Andrew Grice: Why there won't be an election in 2009

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The Independent Online

The three Tory frontbenchers I met up with this week all asked me the same question: "Will there be a 2009 election?" One very senior figure took all of 20 seconds to get round to it.

It is the Tories, not Labour, who are talking up an early general election. David Cameron has challenged Gordon Brown to call one, so the voters can choose between two parties who are offering a very different economic path for the country. Yet a good rule of politics is: those who call for an election normally don't want one.

The trick worked well for Mr Cameron in the autumn of last year, when the Prime Minister bottled it. The Tories admit now they didn't want one then, and weren't ready. Today, they say their election plans are well advanced, with candidates in place, money rolling in and a manifesto being written.

The Tory leader challenges Mr Brown to bring it on, even though he would much rather he put it off until 2010. The Tories can't admit it, but they will have a much better chance of persuading people it is "time for change" after rather than during the recession.

Yesterday Mr Brown told his monthly press conference: "I am giving no thought to an election at all." He could hardly say the opposite, could he? Yet aides assure me that he is so immersed in the domestic and global economic crisis that he hasn't contemplated a 2009 poll. The assumption of a 2010 election (there must be one by June that year) is at the back of his mind. It rings true, since Mr Brown is still scarred by the great non-election fiasco of 2007, which sent his ratings into a nosedive.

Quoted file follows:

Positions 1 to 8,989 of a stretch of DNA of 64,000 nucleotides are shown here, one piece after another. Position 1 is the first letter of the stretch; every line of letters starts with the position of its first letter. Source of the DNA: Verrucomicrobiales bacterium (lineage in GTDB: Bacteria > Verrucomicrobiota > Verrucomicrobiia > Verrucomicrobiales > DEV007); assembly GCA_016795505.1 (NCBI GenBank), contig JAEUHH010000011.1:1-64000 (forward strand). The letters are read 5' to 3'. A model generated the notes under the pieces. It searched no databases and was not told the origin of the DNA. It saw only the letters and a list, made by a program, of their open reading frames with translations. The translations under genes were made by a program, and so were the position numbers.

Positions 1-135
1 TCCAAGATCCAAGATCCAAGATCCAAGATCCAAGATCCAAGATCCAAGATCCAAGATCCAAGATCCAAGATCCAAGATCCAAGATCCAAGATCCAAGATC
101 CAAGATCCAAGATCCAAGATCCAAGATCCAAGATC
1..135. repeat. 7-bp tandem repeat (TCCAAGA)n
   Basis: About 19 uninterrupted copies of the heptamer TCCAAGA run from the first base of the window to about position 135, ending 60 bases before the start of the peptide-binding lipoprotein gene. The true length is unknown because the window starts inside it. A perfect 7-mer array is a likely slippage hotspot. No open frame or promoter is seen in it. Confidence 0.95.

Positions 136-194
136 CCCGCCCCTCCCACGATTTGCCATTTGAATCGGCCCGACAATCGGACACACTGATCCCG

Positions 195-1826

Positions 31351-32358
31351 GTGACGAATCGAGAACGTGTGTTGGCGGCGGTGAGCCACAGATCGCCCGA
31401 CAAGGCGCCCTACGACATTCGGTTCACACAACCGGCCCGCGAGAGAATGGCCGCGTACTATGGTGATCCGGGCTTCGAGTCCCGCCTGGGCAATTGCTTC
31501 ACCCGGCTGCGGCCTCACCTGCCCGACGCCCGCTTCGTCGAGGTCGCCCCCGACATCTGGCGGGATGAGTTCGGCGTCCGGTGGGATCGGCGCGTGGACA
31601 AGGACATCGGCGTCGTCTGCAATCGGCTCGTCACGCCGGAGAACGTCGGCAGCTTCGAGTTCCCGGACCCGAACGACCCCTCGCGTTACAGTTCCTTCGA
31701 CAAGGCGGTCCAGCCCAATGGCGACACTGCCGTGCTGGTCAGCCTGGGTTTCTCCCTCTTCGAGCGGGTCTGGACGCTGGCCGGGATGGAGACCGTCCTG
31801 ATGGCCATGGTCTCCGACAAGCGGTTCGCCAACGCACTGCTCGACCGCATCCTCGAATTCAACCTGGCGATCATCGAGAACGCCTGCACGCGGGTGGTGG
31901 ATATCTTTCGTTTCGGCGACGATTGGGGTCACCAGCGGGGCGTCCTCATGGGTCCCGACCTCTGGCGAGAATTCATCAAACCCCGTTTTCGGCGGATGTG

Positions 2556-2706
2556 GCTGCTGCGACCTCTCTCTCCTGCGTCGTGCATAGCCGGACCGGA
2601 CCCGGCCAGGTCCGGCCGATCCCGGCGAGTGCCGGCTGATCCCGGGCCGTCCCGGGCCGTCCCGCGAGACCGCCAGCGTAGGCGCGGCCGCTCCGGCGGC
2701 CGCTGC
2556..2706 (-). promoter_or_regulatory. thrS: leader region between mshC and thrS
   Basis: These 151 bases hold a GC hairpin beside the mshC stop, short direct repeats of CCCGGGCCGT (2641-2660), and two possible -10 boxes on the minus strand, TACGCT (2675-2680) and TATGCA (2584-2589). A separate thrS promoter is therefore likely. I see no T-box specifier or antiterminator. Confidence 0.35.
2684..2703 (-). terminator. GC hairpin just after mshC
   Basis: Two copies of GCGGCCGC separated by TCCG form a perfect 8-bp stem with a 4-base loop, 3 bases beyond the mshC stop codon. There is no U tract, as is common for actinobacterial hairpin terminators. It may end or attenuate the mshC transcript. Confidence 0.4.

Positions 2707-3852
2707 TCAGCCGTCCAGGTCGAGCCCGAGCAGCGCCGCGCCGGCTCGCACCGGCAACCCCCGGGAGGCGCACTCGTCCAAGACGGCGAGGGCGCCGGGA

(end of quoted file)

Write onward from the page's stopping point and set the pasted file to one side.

While it might boost Mr Brown's prospects to hold an election in mid-recession, he knows that calling one might boomerang. It could look like an attempt to exploit the downturn to extend his mandate, a dangerous act when people feel little real affection for any party. As Neil Kinnock said during his battle with the Liverpool Militants in 1985: "You can't play politics with people's jobs."

So talk of a snap February 2009 poll is wide of the mark. March or April 2010 seems a better bet, since no prime minister likes to be boxed in until the bitter end. Of course, if Labour were ahead in the opinion polls next summer or autumn, Mr Brown might suddenly find time to think about one. It could be called at short notice, since Labour is so cash-strapped that it will have to run a slimline campaign. That would certainly appeal to a prime minister desperate to avoid another debilitating bout of election fever.

However, cabinet ministers do not expect the "Brown bounce" in the polls to last once the toll of job losses and company closures mounts in the new year. They expect the Tories to enjoy a bigger poll lead by next summer, killing off any prospect of a 2009 election. "We cannot go on defying the laws of political gravity forever;" one said. "2009 is going to be a very rocky road for us."

It won't be smooth for Mr Cameron either. The public like him when they see a lot of him, but he has stopped being "the story" in British politics since the banking crisis in October. He is having to shout much louder to be heard.

But some Tories worry that he is making misjudgments in his uphill struggle to compete with the natural power of any government during a crisis. They fret that their party is on the wrong side of the line, apparently opposing action to combat the recession and sending a subliminal message to the public that he wants the Government's measures to fail.

Normally, when one of the two main parties is up, the other is down. The economic crisis means they both end the year in a jittery state, and can't possibly know what 2009 will bring. Mr Brown, lucky to get a second chance, is in better shape than anyone imagined possible. But he knows the bounce will probably end soon. That is why he is unlikely to call an election in 2009.